• Develop power supplies and other key enablers for autonomous deployable low-frequency acoustic sources.

  • Quantify the operational, algorithmic, and communications requirements for distributed active sonar methods including bistatic, multistatic, and forward-scattering configurations.

  • Ensure that the Navy is the leader in understanding the environmental impact of acoustic energy on mammals and other marine life.

  • Establish and implement a road map to exploit miniature sensor developments for undersea applications, including microelectromechanical systems technology, both inside and outside the Navy.

  • Continue to pursue promising nonacoustic ASW detection techniques, including magnetic, electro-optical, and biological.

  • Establish an ASW research program to exploit the effects of submarine hydrodynamic signatures, especially in littoral environments.

  • Improve the capability of ASW weapons against stealthy submarines operating in littoral environments and deploying complex countermeasures, including the exploitation of advanced sensors, expanded processing bandwidths, and environmental adaptability.

  • Develop technologies that will enable a family of new weapon concepts such as rapid attack, long-range response to off-board sensing and targeting; short-range, close-in, quick reaction; and long-endurance, stealthy UUV-like search-track-kill weapons.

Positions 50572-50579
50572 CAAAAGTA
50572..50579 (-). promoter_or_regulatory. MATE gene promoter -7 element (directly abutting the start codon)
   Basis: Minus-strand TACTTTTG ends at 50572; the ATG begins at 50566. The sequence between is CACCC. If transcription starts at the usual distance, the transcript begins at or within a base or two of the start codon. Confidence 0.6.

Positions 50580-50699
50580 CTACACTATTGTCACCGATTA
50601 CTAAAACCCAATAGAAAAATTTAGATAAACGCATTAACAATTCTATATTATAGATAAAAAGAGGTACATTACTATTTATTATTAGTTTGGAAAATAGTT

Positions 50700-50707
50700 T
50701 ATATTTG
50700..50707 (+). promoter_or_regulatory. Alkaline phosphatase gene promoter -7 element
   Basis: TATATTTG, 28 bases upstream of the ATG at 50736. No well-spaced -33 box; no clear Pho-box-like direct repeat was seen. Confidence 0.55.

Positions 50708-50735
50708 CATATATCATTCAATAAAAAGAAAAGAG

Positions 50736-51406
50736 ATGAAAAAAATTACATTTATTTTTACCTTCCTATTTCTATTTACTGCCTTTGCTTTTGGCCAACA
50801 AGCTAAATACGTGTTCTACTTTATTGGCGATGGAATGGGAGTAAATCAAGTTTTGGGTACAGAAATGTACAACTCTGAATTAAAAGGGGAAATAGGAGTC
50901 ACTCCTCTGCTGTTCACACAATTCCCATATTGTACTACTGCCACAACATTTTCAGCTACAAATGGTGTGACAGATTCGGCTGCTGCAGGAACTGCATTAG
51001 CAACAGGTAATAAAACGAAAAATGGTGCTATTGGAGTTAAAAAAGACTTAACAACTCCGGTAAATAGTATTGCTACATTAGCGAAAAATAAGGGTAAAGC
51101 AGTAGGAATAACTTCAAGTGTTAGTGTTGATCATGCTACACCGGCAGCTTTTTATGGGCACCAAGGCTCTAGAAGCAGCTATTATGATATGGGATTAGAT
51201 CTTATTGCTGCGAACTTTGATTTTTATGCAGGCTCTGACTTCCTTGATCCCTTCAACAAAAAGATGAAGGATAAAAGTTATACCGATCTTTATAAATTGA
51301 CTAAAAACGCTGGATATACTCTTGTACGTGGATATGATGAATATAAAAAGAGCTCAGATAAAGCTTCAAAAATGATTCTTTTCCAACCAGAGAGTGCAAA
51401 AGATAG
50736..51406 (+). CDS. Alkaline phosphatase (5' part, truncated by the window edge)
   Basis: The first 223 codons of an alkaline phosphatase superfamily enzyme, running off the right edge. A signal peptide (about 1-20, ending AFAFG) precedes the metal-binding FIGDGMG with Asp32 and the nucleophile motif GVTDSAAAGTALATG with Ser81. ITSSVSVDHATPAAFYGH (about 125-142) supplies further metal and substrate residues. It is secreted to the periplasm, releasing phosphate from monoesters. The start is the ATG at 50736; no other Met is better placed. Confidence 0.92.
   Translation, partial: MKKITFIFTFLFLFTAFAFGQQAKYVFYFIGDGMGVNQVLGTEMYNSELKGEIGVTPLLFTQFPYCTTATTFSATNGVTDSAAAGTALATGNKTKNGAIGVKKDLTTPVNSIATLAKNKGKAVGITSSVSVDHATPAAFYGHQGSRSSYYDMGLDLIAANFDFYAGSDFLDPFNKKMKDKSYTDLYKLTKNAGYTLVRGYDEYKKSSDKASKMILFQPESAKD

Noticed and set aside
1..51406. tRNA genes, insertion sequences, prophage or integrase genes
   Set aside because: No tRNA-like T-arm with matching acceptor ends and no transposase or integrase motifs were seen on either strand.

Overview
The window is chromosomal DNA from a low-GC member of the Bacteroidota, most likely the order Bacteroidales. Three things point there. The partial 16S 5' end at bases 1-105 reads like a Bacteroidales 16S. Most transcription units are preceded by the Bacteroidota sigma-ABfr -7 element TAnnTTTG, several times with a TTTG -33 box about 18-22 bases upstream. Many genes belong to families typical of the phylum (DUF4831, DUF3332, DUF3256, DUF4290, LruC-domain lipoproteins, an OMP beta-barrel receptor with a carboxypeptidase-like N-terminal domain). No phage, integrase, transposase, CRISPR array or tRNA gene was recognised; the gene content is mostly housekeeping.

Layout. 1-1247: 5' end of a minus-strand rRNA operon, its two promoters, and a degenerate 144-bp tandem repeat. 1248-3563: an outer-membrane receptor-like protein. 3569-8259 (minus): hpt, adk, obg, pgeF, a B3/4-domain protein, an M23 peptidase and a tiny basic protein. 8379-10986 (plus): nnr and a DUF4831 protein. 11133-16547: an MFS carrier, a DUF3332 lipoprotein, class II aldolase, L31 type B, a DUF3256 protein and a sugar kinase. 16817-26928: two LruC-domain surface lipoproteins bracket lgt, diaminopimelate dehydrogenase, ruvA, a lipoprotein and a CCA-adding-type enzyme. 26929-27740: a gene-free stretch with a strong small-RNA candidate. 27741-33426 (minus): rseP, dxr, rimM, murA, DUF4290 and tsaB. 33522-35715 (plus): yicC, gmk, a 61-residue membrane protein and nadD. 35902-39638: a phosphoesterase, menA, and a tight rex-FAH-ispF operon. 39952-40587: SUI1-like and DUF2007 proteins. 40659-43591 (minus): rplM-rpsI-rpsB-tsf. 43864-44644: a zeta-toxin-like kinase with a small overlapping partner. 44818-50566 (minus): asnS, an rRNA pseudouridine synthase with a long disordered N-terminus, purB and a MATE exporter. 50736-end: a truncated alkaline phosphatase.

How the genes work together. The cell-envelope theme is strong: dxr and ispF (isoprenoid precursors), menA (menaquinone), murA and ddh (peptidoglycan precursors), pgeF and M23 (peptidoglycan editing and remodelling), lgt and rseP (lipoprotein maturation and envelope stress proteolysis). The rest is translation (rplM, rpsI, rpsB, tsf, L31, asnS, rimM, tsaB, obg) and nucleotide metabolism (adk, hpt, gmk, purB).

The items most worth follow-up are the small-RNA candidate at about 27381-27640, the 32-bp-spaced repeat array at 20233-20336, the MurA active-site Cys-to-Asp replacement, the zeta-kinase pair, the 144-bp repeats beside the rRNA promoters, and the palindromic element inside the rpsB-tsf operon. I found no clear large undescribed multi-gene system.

• Pursue robust enabling technology for protecting surface ships and submarines against threat torpedoes, such as antitorpedo weapons and advanced countermeasure devices.

  • Adopt open-architecture and COTS-based systems in all ASW applications to enable hardware or software refresh cycles of approximately two years.

  • With the aid of GPS, build on the capability to network widely spaced platforms, such as UUVs, and large distributed acoustic arrays and satellites, to provide data, including environmental information, that can be fused into a complete ASW picture.

  • Adapt improved technology VTOL aircraft for ASW to provide greater range, speed, and endurance capabilities than current helicopters.

  • Ensure a continuum of robust fleet ASW R&D projects characterized by at-sea operations, testing, measurements, and experimentation as the principal means of advancing the slate of future fleet ASW capabilities and readiness.

The panel is fully confident that taking advantage of the opportunities to incorporate available and emerging technology will enable the Navy to maintain undersea superiority well into the next century.



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